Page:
Our first glimpse of the superhero known as Invincible is of him flying across a wintry landscape, carrying a humanoid body with a bomb in its chest. He hurls the body into mid air and the bomb detonates. Presumably, we’ve just watched him save someone or something from explosion.
On the very next page we see him sitting on the toilet while his mother yells at him to get out of the bathroom.
The “kid learns he has superpowers” story wasn’t a new thing when creators Robert Kirkman (The Walking Dead) and Cory Walker brought Invincible to Image Comics in the early 2000s, but rarely has a version of that tale been told with such humor and originality. Invincible #1 is just a small blip of the tale that Kirkman, Walker and artist Ryan Ottley would come to create, but it’s enough to get you hooked.
Mark Grayson is an average teenage kid. He has a part-time job, he goes to high school, he reads comic books on the toilet. There is something different about him, though: his dad is Omni-Man, the world’s greatest superhero. Kirkman leads into the series with the implication that Omni-Man’s powers (similar to Superman’s) are genetic, and a few pages into Invincible #1, Mark finds that his own powers are kicking in when he tries to chuck a bag of trash into a dumpster and ends up hurling it into deep space.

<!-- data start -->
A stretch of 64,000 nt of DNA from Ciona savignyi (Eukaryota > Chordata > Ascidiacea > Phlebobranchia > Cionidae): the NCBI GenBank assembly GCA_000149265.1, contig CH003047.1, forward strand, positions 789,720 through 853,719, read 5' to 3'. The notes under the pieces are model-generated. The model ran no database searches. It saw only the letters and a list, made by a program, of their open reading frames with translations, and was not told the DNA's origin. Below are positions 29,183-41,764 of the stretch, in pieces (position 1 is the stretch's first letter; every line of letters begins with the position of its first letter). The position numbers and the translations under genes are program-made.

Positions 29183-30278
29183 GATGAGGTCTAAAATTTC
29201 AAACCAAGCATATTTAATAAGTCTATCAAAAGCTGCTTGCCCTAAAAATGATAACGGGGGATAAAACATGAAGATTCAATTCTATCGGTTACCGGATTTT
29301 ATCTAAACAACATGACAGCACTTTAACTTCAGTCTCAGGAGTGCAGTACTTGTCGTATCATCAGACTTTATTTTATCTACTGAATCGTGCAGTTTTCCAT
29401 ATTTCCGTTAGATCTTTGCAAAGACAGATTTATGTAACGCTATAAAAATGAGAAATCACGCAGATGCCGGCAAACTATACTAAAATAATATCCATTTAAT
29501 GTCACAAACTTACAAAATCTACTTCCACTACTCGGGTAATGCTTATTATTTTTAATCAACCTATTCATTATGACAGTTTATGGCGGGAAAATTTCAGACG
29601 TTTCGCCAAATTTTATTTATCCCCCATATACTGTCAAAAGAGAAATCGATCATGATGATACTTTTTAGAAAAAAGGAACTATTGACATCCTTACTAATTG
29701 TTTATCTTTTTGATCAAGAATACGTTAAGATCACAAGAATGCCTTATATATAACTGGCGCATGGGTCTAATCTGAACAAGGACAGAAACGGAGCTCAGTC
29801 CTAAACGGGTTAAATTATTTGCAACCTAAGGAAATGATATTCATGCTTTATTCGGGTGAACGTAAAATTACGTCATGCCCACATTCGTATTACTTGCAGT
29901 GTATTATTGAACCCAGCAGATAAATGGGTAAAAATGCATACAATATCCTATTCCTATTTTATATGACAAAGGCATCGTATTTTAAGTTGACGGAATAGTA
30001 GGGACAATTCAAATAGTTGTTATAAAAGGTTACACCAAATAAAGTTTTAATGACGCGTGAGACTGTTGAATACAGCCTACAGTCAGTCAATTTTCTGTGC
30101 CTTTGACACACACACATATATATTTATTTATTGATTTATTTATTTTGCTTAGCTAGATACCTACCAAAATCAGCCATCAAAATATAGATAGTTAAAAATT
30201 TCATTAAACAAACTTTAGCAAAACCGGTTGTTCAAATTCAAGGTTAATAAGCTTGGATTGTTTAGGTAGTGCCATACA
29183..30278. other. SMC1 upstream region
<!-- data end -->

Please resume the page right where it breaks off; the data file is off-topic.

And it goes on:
In another classic example of Kirkman’s blending of the domestic and the super, Mark lets his parents know over dinner that night that he seems to be getting some added abilities (his Dad just returned from battling a dragon in Taiwan).
“I think I’m finally getting superpowers,” he says.
“That’s nice,” his mother replies. “Can you pass the potatoes?”
Things get even more fun when Omni-Man takes Mark to his favorite superhero tailor (yes, they have those) to get a suit together for his crime fighting adventures, and he begins to develop his own superhero nickname. The issue ends as he’s just beginning his official adventures as Invincible.
There’s no deep philosophical sense of what it means to be a hero at this point, no angst, no dread of the great responsibility that comes with great power. Kirkman handles his origin story with the same kind of effortless commitment that an issue like Action Comics #1 has. He’s just rolling out his hero and having a good time, supported by Walker’s bright, streamlined art. Something like Invincible’s debut is always refreshing to read, because it reminds us that, more than seven decades after the dawn of the superhero, creators are still finding ways to tell the story anew.